Big tobacco firms shifting to new nicotine products, including Philip Morris International (PMI) and British American Tobacco, had the most to lose if tobacco alternatives faced the same rules as cigarettes, investors and analysts said.
The World Health Organization (WHO) on Thursday urged governments to apply tobacco-style controls to vapes, saying they were getting new users hooked on nicotine.
That could spell trouble for tobacco companies developing alternative nicotine products, as tighter restrictions and growing awareness of health risks squeeze their cigarette businesses.
PMI, the world’s largest tobacco company by market value, has led the shift to smoking alternatives, helping its price-earnings ratio – a key market gauge of company valuations – rise substantially compared with rivals.
It also meant it had the most to lose if tough regulations extended to nicotine products more broadly, said Pieter Fourie, the manager of Sanlam’s Global High Quality Fund, which holds tobacco stocks.
“Maybe that advantage doesn’t remain,” he said of PMI’s higher valuation.
The investment case for companies like Imperial Brands would be less affected by such changes, he added.
Imperial reset its strategy in 2021 to focus on its core tobacco business, lowering its aspirations for new nicotine products after missing several sales targets and also losing market share in its core cigarette division.
FAST SHIFTS UNLIKELY
British American Tobacco is investing heavily in alternative products, focused on vaping and oral nicotine, and wants 50% of its revenues to come from these by 2035. PMI’s target is two-thirds of net revenues from “smoke-free” products by 2030.
PMI has poured most of some $10.5 billion (R196bn) it has invested in smoke-free products into heated tobacco products, where devices heat up tobacco without burning it, in an attempt to avoid harmful chemicals produced via combustion.
The WHO’s vape recommendations come before a biennial conference for 183 governments party to a global tobacco control treaty, set for next year, where countries are set to discuss new nicotine products including vapes and heated tobacco.
The UN agency has no authority over national nicotine regulations and provides only guidance. While the treaty is binding, it’s unlikely governments party to it will adopt new rules on alternatives as part of the agreement any time soon.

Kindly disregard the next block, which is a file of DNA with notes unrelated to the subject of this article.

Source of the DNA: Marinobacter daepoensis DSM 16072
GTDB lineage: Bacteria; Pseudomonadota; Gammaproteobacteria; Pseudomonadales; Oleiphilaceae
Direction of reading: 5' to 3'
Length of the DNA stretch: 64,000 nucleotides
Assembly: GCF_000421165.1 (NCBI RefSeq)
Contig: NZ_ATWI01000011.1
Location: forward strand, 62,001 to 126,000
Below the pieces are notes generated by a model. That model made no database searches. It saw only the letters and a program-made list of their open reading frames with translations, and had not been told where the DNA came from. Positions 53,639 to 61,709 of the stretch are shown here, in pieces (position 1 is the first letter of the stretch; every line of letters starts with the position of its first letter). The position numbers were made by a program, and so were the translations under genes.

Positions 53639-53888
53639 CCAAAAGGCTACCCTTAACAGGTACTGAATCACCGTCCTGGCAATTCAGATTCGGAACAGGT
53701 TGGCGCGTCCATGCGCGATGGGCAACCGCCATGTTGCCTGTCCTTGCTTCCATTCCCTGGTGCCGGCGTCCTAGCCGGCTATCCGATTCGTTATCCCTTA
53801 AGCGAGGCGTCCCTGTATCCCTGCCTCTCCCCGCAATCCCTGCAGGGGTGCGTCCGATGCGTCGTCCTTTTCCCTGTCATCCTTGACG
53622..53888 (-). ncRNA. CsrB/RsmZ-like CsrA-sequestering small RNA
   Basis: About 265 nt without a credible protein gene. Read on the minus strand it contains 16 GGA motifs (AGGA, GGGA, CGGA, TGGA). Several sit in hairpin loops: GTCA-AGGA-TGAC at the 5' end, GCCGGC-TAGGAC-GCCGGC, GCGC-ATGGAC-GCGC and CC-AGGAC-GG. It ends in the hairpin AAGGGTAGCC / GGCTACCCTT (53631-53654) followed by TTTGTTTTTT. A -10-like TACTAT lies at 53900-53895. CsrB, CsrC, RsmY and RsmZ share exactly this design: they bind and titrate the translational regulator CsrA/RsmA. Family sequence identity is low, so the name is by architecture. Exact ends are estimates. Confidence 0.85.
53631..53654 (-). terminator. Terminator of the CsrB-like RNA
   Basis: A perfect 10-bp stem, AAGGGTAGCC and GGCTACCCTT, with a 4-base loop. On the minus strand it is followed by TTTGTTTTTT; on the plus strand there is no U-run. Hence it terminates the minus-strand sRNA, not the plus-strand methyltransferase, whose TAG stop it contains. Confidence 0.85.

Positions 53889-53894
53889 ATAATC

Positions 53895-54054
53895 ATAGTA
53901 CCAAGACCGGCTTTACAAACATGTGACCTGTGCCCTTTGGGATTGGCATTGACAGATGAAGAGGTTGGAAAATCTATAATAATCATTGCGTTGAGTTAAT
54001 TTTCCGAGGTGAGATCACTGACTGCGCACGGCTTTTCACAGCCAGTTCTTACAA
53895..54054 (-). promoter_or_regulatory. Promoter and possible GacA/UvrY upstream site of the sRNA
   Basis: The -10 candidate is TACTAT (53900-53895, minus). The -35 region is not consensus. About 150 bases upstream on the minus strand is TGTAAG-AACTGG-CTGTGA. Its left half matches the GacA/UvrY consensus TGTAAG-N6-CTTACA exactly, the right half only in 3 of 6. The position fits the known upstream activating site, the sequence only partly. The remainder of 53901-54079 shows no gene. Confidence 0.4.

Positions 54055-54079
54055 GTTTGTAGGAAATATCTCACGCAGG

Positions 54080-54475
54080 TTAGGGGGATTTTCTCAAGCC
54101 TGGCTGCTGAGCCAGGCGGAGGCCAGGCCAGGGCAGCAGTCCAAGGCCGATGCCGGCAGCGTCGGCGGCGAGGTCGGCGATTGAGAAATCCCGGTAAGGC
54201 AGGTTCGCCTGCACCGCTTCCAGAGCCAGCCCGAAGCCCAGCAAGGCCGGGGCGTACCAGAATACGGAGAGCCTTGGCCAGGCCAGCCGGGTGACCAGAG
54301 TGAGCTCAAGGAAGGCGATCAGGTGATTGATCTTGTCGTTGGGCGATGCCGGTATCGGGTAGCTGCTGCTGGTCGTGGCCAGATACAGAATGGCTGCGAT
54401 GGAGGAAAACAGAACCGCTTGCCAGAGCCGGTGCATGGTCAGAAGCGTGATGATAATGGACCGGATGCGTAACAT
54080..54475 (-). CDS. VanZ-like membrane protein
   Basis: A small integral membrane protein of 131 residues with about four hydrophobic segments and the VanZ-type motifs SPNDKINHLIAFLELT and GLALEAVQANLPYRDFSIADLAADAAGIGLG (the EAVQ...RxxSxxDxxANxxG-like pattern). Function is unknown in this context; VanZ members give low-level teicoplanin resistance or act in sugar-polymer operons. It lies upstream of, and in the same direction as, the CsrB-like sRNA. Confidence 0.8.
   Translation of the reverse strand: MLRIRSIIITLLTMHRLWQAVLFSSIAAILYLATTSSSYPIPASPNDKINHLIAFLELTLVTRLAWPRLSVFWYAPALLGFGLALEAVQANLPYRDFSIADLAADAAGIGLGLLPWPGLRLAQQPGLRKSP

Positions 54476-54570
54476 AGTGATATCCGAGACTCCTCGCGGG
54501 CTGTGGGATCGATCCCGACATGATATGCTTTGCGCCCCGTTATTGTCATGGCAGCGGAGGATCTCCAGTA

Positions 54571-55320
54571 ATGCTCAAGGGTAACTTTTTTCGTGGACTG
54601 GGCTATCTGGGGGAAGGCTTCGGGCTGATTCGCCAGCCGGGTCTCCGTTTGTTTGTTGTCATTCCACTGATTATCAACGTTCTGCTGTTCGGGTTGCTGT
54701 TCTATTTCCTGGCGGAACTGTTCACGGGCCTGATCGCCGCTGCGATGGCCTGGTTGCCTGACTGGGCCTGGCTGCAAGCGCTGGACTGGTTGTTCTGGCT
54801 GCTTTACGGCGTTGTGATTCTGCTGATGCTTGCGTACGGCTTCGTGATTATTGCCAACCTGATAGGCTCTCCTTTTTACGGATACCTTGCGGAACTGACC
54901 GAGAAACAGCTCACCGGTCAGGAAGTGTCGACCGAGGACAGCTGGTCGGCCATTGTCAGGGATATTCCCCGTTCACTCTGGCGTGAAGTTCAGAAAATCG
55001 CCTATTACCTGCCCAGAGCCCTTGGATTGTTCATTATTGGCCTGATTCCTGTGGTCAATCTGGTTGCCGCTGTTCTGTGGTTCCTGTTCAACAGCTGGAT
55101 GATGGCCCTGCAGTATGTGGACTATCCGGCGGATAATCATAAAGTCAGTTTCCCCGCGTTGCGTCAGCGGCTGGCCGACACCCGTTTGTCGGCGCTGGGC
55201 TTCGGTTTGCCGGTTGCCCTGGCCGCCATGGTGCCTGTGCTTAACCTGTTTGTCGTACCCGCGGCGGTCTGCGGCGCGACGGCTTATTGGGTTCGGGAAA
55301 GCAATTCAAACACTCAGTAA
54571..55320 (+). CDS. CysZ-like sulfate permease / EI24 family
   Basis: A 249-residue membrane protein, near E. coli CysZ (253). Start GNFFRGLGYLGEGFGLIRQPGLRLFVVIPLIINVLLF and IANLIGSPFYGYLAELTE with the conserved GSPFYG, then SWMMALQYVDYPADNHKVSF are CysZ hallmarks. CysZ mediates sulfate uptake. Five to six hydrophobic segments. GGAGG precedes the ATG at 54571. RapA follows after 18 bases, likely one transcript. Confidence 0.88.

That’s because the treaty is developed by consensus, and governments have different views on how to approach the new nicotine products.
Some nations like the UK have put vapes at the heart of public health efforts to reduce the death and disease caused by smoking. Elsewhere, in large markets like India, vapes and heated tobacco products are banned.
Countries that do adopt WHO guidance voluntarily tend to do so at different speeds, said Brett Cooper, the managing partner at equity research firm Consumer Edge. That makes fast, global shifts in regulating new nicotine products unlikely.
Any moves towards stricter regulations put tobacco companies at a disadvantage versus today, Cooper said, while caution from the WHO made it harder for them to lobby for more favourable regulations globally.
Cooper and Fourie said consumer demand for nicotine was unlikely to fade any time soon.
“Unless you actually make nicotine a banned substance, then these companies have a future market opportunity,” agreed Steve Clayton, the head of equity funds at Hargeaves Lansdown, which holds tobacco company stocks.
Controlling new nicotine products has also proven difficult in many nations.
In the US, manufacturers from China have flooded the market with illegal flavoured vapes in recent years, capitalising on poor enforcement after regulators tried to clamp down on e-cigarettes.
Australia, where vapers need a prescription to obtain nicotine-containing e-cigarettes, has also struggled with a flood of illegal products.
That has left tobacco companies competing with an onslaught of smaller players that often flout the rules.
Clayton and Chris Beckett, the head of research at Quilter Cheviot, another tobacco investor, said more regulations, with proper enforcement, could give the major tobacco companies an advantage.
It would raise barriers to entry and reduce competition, helping tobacco companies replicate the advantages they had with cigarettes, Beckett said, including the ability to charge high prices.
“Translate a similar sort of environment from combustible cigarettes to vaping and heated tobacco, and you end up with incumbent Big Tobacco having very large market shares and a very profitable business,” Beckett said.